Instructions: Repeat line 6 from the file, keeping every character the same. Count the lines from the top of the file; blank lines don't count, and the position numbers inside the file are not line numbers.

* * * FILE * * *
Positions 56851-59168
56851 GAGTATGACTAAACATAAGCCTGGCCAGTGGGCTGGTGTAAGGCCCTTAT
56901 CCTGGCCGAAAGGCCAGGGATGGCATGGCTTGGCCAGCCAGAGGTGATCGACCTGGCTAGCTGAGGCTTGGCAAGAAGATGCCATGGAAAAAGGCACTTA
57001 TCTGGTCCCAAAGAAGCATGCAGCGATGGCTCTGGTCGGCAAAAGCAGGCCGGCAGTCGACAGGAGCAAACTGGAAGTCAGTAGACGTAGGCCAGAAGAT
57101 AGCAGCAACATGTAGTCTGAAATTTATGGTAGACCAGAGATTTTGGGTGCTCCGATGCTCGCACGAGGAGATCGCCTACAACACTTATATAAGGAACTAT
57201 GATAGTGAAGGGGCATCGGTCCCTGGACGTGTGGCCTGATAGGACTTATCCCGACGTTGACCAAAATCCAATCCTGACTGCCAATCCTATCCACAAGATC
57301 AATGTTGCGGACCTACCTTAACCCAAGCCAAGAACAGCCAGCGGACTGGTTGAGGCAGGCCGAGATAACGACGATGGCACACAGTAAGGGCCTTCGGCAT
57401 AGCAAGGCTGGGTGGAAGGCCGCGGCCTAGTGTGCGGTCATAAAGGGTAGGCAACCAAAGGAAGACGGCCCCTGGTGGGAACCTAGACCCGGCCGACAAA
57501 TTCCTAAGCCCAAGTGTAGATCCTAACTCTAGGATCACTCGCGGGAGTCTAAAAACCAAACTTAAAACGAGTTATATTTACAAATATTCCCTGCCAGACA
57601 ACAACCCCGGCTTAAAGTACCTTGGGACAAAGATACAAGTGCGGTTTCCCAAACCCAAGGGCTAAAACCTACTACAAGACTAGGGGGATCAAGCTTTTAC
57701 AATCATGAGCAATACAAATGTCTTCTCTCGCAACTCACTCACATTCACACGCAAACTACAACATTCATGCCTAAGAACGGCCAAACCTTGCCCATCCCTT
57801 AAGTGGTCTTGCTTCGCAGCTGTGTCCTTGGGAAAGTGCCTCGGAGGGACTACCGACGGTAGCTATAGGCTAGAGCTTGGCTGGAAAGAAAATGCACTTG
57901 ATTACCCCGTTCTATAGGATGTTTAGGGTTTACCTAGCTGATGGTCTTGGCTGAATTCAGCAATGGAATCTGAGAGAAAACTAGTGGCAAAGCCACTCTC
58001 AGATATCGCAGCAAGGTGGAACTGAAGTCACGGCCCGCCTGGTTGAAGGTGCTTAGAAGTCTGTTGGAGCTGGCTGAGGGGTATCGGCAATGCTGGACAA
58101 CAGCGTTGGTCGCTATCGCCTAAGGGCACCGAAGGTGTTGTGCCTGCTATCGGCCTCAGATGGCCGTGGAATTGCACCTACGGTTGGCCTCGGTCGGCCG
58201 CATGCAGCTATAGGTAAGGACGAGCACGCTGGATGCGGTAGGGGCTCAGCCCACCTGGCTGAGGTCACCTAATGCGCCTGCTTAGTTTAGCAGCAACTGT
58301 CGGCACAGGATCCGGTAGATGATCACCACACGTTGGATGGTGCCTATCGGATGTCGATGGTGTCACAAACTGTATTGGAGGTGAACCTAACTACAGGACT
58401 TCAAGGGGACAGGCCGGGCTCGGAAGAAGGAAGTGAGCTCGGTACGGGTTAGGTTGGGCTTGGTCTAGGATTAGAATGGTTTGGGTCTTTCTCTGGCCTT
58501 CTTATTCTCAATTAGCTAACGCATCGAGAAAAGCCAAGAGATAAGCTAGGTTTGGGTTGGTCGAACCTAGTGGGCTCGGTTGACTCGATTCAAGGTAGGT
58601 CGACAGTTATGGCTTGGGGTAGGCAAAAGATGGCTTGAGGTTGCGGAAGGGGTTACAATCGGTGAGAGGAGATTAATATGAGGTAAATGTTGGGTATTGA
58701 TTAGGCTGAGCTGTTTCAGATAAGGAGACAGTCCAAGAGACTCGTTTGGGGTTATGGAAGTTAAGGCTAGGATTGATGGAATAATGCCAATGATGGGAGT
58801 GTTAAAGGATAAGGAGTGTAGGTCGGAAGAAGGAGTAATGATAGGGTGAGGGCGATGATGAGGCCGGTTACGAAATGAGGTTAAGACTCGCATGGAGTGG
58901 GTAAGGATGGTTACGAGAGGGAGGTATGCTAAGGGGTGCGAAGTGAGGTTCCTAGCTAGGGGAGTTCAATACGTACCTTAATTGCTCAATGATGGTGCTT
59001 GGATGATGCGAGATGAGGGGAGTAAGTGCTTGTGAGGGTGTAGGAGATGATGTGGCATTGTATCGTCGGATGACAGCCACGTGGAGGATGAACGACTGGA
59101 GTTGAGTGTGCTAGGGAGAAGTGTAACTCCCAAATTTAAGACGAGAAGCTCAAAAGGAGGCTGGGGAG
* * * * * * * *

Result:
57201 GATAGTGAAGGGGCATCGGTCCCTGGACGTGTGGCCTGATAGGACTTATCCCGACGTTGACCAAAATCCAATCCTGACTGCCAATCCTATCCACAAGATC